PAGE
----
Date of Graduation


Document Type


Degree Type



Davis College of Agriculture, Natural Resources and Design


Animal and Nutritional Sciences

Committee Chair

Joseph S Moritz

Committee Co-Chair

Eugene Felton

Committee Member

Jacek Jaczynski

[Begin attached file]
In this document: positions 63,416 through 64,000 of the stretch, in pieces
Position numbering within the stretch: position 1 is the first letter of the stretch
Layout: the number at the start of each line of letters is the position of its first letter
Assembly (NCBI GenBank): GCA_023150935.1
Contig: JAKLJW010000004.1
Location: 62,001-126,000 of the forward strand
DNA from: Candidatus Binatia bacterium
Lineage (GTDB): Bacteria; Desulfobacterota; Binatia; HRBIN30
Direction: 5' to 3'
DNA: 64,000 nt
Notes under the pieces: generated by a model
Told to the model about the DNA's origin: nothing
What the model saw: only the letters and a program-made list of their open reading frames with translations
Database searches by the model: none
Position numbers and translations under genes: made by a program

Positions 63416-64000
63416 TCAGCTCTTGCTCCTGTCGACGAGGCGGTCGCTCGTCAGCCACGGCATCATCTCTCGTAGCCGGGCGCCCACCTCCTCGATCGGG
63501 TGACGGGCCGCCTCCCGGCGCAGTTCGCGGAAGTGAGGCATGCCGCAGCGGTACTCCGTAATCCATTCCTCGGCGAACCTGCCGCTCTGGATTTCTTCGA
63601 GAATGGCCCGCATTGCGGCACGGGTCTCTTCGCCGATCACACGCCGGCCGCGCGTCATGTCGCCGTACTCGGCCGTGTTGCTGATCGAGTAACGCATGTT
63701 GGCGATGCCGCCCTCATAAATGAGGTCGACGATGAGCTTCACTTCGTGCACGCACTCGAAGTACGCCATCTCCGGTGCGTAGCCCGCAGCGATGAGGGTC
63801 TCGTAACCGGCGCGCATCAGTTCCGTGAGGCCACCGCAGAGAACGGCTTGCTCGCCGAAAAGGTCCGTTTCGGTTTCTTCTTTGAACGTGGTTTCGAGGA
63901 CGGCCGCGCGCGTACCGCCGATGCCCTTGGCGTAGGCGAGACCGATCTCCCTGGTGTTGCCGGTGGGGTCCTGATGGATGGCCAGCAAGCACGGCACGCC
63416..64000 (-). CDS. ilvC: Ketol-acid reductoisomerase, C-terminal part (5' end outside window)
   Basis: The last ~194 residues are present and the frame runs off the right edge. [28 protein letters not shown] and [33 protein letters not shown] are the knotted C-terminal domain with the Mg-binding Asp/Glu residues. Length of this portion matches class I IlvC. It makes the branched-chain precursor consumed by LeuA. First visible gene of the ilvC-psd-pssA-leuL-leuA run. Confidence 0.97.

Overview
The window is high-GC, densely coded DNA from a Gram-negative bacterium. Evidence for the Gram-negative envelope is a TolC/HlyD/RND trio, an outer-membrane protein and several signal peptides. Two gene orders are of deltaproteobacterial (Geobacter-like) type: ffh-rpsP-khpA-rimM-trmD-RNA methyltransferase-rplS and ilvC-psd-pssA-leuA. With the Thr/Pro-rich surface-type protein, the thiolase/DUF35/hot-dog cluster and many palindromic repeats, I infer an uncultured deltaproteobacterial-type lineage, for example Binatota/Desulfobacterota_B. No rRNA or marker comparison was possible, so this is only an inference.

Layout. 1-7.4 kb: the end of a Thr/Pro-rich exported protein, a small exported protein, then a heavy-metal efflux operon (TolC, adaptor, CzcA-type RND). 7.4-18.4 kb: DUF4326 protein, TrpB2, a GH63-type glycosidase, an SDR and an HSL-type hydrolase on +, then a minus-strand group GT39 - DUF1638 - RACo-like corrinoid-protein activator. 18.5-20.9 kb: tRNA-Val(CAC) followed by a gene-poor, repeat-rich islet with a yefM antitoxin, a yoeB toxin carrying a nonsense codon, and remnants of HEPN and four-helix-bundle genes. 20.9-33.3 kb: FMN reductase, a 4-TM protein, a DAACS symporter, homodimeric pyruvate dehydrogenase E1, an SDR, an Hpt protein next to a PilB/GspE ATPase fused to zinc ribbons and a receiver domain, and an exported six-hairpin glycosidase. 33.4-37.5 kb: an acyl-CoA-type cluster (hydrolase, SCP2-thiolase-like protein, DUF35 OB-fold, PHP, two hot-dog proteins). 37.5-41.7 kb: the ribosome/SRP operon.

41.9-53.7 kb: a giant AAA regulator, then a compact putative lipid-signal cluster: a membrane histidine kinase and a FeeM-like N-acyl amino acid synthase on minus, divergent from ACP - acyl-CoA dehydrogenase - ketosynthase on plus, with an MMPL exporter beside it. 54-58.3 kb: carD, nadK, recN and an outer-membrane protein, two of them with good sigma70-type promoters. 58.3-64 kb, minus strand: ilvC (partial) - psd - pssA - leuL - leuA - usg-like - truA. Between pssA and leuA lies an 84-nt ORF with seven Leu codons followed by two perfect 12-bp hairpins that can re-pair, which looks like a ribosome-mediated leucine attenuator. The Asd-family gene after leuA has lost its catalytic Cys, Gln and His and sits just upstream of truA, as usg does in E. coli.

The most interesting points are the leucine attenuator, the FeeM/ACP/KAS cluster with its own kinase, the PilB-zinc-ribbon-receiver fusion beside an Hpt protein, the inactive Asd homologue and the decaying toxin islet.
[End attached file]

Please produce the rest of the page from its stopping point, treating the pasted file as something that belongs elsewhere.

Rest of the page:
Proper poultry feeding requires a homogenous mixture of macro and micro ingredients to ensure feed nutrients are being supplied to meet bird requirements. Samples of complete feed may be taken during manufacture and analyzed for nutrient content in order to estimate if nutrients are present in feed in accordance to diet formulation. However, variables associated with mixing and feed sampling may influence the results of nutrient analysis, thus over or under estimating the formula comparison. The objective of this study was to vary mix time, sample location, sample number, and sample blending technique on nutrient analysis. Ingredients were mixed in a single screw vertical mixer for either 30 seconds or 10 minutes. Samples were taken from either the pellet die or from the finished feed post cooling, conveyance, and bagging. Samples were blended together from two or 10 samples during manufacture. Blending occurred from either combining samples and mixing by hand or using a sample splitting device. Proximate analysis and free supplemental DL-methionine and L-lysine-HCl were determined on each blended sample and standardized for moisture content. A preliminary study was performed to determine mixer coefficient of variation and showed that ingredients were homogenous when a corn-salt mix was utilized and mixed for 10 minutes (P<0.05). In the primary study, crude fat and free supplemental DL-methionine were affected by mix time (P<0.05). The 10 minute mix time produced values for crude fat and free supplemental DL-methionine that were lower and higher, respectively, compared to the 30 sec mix time and agreed more with the calculated nutrient profile and diet formulation. Free supplemental DL-methionine was also affected by sampling location (P<0.05). Samples obtained at the pellet die were higher and agreed more with the calculated nutrient profile compared to finished feed samples obtained at the sack off bin. Total ash was affected by a sampling location and sampling technique interaction (P<0.05). Samples collected at the pellet die were in closer agreement regardless of sample number; whereas, finished feed samples obtained at the sack off bin were affected more by sample number. These data suggest that mixing and sampling variables can effect nutrient analysis and sampling protocols should be utilized to best estimate if nutrients present in feed are in agreement with diet formulation. The particular conditions of the study suggest that analysis of free supplemental DL-methionine from samples obtained at the pellet die may be the best metric for determining pelleted diet homogeneity and accordance relative to diet formulation.;Exogenous enzymes added at the mixer should demonstrate activity post-pelleting and improve bird performance to justify use in the broiler industry. Past research has shown that diet substrate and the pelleting process can effect enzyme efficacy. The objective of the study was to evaluate the feeding value of a novel protease in unprocessed mash and pelleted diets that were composed of all vegetable protein or an inclusion of animal protein. Treatments were arranged in a 2 x 2 x 2 factorial within a randomized complete block design. Protease inclusion was either 0 or 2%. Diet composition was either all-vegetable protein or an 8% porcine meat and bone meal inclusion. Diets were fed as unprocessed mash or ground pellets that were steam conditioned at 70?C and extruded through a 4 x 38 mm pellet die. Pellets were ground prior to feeding to eliminate potentially confounding feed form effects. All diets were formulated to be 85% of crude protein and digestible amino acid recommendations for young broilers. In addition, two unprocessed mash diets representing the all-vegetable protein or 8% porcine meat and bone meal inclusion were formulated to be 100% of crude protein and digestible amino acid recommendations and were fed as controls. Dietary treatments were fed to nine replicate raised wire cages of eight straight-run Hubbard x Cobb broiler chicks for 21 d. Protease activity was confirmed post pelleting and expressed in tyrosine releasing units that compare the absorbance of tyrosine liberated by protease digested casein to a standard curve generated by a tyrosine dilution. Protease and Degree of Processing interacted to effect chick weight gain and feed conversion ratio (FCR) (P<0.05). Protease applied to pelleted diets improved 21 d weight gain by 57g and decreased 21 d FCR by 0.07. Similar improvements were not observed in unprocessed mash diets. Linear contrasts clarified that protease applied to pelleted diets was most beneficial for all vegetable protein compositions (P<0.05). Diet Composition and Degree of Processing interacted to effect FCR (P<0.05). Meat and bone meal inclusion increased feed conversion ratio in unprocessed mash diets but not pelleted diets. Protease efficacy was influenced by diet composition and degree of processing.